I don’t know if I’ve ever mentioned Excel Saga on this blog before, but if I haven’t, it’s worth a plug. It’s probably best to start describing this show with a comparison an equal number of you will be familiar with. I was watching Batman: The Brave and the Bold for a while, back when it first started being broadcast. I was overjoyed that someone had finally given the Caped Crusader a hug and told him that he doesn’t have to be down all the time. Brave and the Bold, you see, is one of the wackiest superhero cartoons in existence. It managed to make Aquaman into a righteous and awesome combat King who takes to every problem as though it’s a fight. And to every fight as though it’s the best thing in the world. Plots involved Aquaman and The Atom going inside Batman to fight a tiny group of invaders while Batman’s batmobile turned into a bat-giant mecha and he fought a gigantic version of the same invaders. In a word, Batman: The Brave and the Bold is wacky.
Or at least, it was, until about thirteen episodes in, when a two-parter took Bats to an alternate dimension where heroes were villains and villains were heroes. It was still outlandish, but you could feel the series stop being wacky at some level. Plots became serious, slavery was brought up–it’s still no Dark Knight ripoff, all angsty and off-key, but it was missing the same wack. Excel Saga, for most of its run, has been the same way. It set itself up early on as a Japanese, animated and televised equivalent to Airplaine!, where every week, they would parody a different genre of Japanese media. And for the most part, this is what Excel Saga does very very well. The version I’m watching has these neat little pop-ups, reminiscent of Pop-Up Video, that fill you in on all the Japanese trivia you’ve missed by living in North America. See fig. 1 for a moderate example. While this is distracting by its very nature, it feels like the kind of manic, enjoyable distraction that suits the rapidfire delivery and off-the-wall tone of this series.
Most of all, it helps Excel Saga in a very vital way: it’s wacky. A series that parodies a different genre every week will be wacky, inevitably, but this is also the kind of series to play rape and frequent death for laughs. Slapstick knows no gender, and this series knows no moral bounds to comedy. We were introduced to a mad scientist recently who makes robots. His robots are pretty true to life, aside from being very very heavy, having only one name and looking a bit funny. This doctor also has a thing for pre-school or elementary school age girls. Not sexually, mind. He just really, really likes them. He’s always shown with ever escalating numbers of small girls around him, for no particular reason, and is introduced at a playground, staring at five-year-olds, playing. Which is hilarious, because it follows no moral boundary.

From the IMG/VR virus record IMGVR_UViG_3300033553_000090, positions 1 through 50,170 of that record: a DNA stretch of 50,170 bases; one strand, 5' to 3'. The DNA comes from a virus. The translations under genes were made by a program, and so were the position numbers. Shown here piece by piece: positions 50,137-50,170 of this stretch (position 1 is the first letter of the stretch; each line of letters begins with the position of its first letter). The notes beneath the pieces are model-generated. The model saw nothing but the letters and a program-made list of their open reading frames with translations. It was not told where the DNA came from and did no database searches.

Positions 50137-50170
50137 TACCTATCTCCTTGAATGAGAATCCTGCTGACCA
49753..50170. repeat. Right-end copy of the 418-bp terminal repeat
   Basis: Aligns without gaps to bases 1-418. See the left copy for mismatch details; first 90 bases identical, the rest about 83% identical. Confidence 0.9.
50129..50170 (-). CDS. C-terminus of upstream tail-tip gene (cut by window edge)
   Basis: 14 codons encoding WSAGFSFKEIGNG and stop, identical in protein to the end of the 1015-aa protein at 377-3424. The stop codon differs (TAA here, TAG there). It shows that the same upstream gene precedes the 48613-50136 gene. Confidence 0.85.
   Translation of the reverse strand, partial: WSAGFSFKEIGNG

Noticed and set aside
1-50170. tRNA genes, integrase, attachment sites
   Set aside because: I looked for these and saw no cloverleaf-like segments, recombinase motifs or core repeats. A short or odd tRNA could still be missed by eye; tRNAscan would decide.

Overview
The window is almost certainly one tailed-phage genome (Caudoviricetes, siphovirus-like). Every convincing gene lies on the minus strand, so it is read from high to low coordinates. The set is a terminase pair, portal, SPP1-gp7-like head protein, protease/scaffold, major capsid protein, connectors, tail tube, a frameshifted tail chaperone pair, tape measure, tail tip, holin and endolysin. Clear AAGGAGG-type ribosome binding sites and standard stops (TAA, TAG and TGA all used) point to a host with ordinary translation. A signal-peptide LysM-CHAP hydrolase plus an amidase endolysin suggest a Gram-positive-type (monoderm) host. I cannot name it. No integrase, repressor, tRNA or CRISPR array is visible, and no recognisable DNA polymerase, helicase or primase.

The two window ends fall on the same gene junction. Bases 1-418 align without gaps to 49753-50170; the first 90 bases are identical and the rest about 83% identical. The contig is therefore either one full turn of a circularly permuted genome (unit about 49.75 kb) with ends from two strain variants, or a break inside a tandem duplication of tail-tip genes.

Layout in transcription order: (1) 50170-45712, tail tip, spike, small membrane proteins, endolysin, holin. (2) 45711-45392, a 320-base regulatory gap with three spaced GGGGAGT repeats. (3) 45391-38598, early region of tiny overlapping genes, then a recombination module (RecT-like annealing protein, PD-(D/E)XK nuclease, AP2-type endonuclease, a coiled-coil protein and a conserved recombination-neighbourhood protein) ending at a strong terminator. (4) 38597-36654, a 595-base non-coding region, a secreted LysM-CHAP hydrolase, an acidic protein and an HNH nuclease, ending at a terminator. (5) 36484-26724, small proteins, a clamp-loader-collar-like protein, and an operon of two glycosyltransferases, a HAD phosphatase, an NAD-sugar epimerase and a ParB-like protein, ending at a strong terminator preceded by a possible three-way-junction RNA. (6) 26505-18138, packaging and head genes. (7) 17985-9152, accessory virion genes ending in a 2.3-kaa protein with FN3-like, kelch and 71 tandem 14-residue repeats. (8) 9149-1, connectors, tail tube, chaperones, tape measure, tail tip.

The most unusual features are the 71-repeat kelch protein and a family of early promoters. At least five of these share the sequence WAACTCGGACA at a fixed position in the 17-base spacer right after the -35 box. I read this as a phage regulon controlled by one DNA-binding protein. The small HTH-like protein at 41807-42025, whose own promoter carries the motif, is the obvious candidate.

However, recently, Excel Saga has been getting seemingly less wacky. And I know that just like saying a series where Bats and Aquaman team up with Doctor Adam Strange across the galaxy is less wacky, saying a show where a girl has a rocket fly out of her knee is less wacky makes no sense. It’s one of two things: either I’m accustomed to the level of wackiness that we’ve grown so far and maintaining the status quo feels less wacky or maybe it’s that the series has legitimately slowed down some in its back half, when it got a plot. In any case, the last episode of this series is titled “Going Too Far” and was made to be too obscene to broadcast on Japanese TV. So it picks up again.
The other new series I’m primarily watching, aside from Black Lagoon, is Welcome to the NHK. Black Lagoon is a pretty fun show about modern day pirates that I’ve got about 4 episodes in to at the moment, and so far, it’s pretty good, dirty, immoral fun. Brilliantly animated, heavy on the action and easy on the eyes, Black Lagoon is a great B+ at the moment, and may work its way to an A- in time. Welcome to the NHK, on the other hand, alternates between breathtaking, surreal dream sequences and painfully awkwardly animated mouthwags. The character animation is often subpar, yet it’s times more engaging. Why is that?
Welcome to the NHK is about a dude who fancies himself a hikikomori, a particular brand of shut-in for the uninformed. In Japan, when young people succumb to social anxiety, quit the work force and go without education, employment or training, they often seclude themselves. These young shut-ins are called hikikomori, literally “I’m not looking up the literal definition, I just handed it to you”. Funny, how linguistics work like that. This dude has been living on his own in his apartment for the last several years, steadily losing his grip on the world and convinced that everyone outside hates him. He sees his life as a gigantic conspiracy against him to make him into a shut-in, starting with the NHK.
The NHK is a broadcast network in Japan, primarily known for broadcasting high quality animated entertainment. He draws the connection between anime, otaku (Japanese fanboys who forgo social interaction or any meaningful contact for their obsessions) and hikikomori. He thus sees that network as the primary conspirator against him in his life. Until one day, a cute girl with an umbrella (or is that a parasol) tells him that she wants to rescue him from his hikikomori condition and lifestyle and some really well-pitched black humour ensues. For instance, he tells her that he’s a game designer. All bullcrap, sure, but then he has to design a game with his next door neighbour. Something cheap to produce, yet still capable of being high quality. A sex game.